Teaching Philosophy

I believe that exploration, creativity, and relationships are at the heart of learning. I approach teaching as an opportunity for discovery within the learning process for both me and my students. Teaching and learning are important to individual growth as well as the development of the overall knowledge base within a discipline.

I view my role as an architect for learning, with an emphasis on building transformative environments that nurture creativity and build confidence in students. Although I may be the subject expert in a course, I know that I do not have all the answers. Rather, I believe that students and the instructor should collaborate to create new discoveries and innovate. When learning takes place within a reciprocal learning environment, we are able to make those new discoveries, and as a result, we all gain from the learning process as a group. It is the idea of working together for a larger goal of pushing boundaries and forging new paths that is at the very core of my teaching philosophy.

I approach classroom learning from the perspective that nurturing students’ creativity is just as important as learning a new tool or program. Everything starts with an idea or creative vision; therefore, it is essential that students know how to draw from their own creativity and find their voice or style. I encourage students to engage deeper in course topics through exploration and promotion of the creative process. In this way, students transform their thinking and begin to grow within an educational environment.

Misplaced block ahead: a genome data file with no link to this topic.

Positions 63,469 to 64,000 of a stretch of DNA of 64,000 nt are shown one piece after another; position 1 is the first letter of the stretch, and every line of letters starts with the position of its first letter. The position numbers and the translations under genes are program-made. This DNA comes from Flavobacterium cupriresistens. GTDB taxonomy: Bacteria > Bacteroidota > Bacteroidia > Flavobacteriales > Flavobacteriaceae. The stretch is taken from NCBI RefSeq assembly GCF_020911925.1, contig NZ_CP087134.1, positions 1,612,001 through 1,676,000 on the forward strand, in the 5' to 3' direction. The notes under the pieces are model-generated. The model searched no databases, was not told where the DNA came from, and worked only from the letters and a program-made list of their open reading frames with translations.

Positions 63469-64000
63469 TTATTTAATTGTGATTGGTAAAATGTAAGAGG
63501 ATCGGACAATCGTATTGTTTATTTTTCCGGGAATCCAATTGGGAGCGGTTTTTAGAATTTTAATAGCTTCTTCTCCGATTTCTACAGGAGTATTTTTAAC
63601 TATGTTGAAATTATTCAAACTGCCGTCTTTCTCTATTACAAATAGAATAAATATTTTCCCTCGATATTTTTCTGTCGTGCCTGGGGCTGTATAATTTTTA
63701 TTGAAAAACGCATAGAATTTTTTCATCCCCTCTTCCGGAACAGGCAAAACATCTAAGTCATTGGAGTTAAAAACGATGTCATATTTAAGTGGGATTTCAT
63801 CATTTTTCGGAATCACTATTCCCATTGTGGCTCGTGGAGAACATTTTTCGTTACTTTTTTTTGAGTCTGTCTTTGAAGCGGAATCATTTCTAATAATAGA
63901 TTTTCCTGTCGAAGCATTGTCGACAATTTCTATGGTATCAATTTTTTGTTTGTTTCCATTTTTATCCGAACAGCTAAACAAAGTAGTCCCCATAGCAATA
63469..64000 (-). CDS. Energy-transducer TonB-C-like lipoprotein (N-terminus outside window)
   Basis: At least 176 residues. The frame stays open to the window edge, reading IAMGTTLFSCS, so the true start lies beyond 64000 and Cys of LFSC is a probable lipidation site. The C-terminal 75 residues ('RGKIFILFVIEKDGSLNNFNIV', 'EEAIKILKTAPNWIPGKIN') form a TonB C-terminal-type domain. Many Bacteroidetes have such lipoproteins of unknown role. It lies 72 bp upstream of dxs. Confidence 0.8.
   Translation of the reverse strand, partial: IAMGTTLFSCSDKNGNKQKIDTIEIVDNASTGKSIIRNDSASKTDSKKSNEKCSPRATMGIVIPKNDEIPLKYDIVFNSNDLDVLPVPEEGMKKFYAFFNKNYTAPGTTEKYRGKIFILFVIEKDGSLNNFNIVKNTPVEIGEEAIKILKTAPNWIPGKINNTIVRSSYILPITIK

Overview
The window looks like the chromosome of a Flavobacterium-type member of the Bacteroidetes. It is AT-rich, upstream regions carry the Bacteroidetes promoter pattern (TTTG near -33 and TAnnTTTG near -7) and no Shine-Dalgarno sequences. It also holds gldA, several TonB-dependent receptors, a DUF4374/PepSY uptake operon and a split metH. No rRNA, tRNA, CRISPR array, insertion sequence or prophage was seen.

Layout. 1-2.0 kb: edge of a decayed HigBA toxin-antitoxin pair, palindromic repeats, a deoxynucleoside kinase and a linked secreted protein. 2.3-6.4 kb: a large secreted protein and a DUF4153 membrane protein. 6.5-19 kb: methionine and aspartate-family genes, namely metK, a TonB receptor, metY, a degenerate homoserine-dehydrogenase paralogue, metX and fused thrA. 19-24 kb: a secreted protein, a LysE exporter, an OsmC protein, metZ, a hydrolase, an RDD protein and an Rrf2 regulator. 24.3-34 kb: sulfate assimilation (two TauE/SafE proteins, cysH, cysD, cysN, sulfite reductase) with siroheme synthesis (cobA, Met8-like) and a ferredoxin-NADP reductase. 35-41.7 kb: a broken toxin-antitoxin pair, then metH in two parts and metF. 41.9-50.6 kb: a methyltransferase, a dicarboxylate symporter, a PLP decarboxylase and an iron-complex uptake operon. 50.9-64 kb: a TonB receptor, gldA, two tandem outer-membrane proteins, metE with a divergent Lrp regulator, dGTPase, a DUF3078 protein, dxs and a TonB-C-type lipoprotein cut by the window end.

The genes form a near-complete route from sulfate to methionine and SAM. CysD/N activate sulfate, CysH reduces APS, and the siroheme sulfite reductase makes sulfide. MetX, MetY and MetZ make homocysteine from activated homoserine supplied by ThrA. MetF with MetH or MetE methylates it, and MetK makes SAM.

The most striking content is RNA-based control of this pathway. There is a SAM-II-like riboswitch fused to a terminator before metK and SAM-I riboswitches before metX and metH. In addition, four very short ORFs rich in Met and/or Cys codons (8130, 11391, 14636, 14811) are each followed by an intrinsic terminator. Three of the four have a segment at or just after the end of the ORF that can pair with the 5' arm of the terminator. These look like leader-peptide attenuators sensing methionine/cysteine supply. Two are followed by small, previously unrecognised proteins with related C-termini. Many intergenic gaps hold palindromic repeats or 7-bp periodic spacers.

I always want to ensure that students are both having fun and understanding important topics while completing assignments. At the same time, I recognize the importance of measuring teaching and learning effectiveness, which can happen in a variety of ways. Augmenting the more traditional assessment tools, a key component of measurement is the quality of relationships built with students throughout the duration of the course. This is especially important when the relationships lead to new avenues of learning that were not a part of the original course goals or outcomes.

My goal at the end of a course is for students to have evolved into deeper and more creative thinkers, and for them to recognize that the true power of learning is in wielding their own creativity rather than relying on a tool. After a semester, students should be asking new questions, digging deeper into theories, and going well beyond what was expected. With increased confidence and shared knowledge, the student becomes both the teacher and the learner. As a result, they are able to forge new paths to creativity and innovation.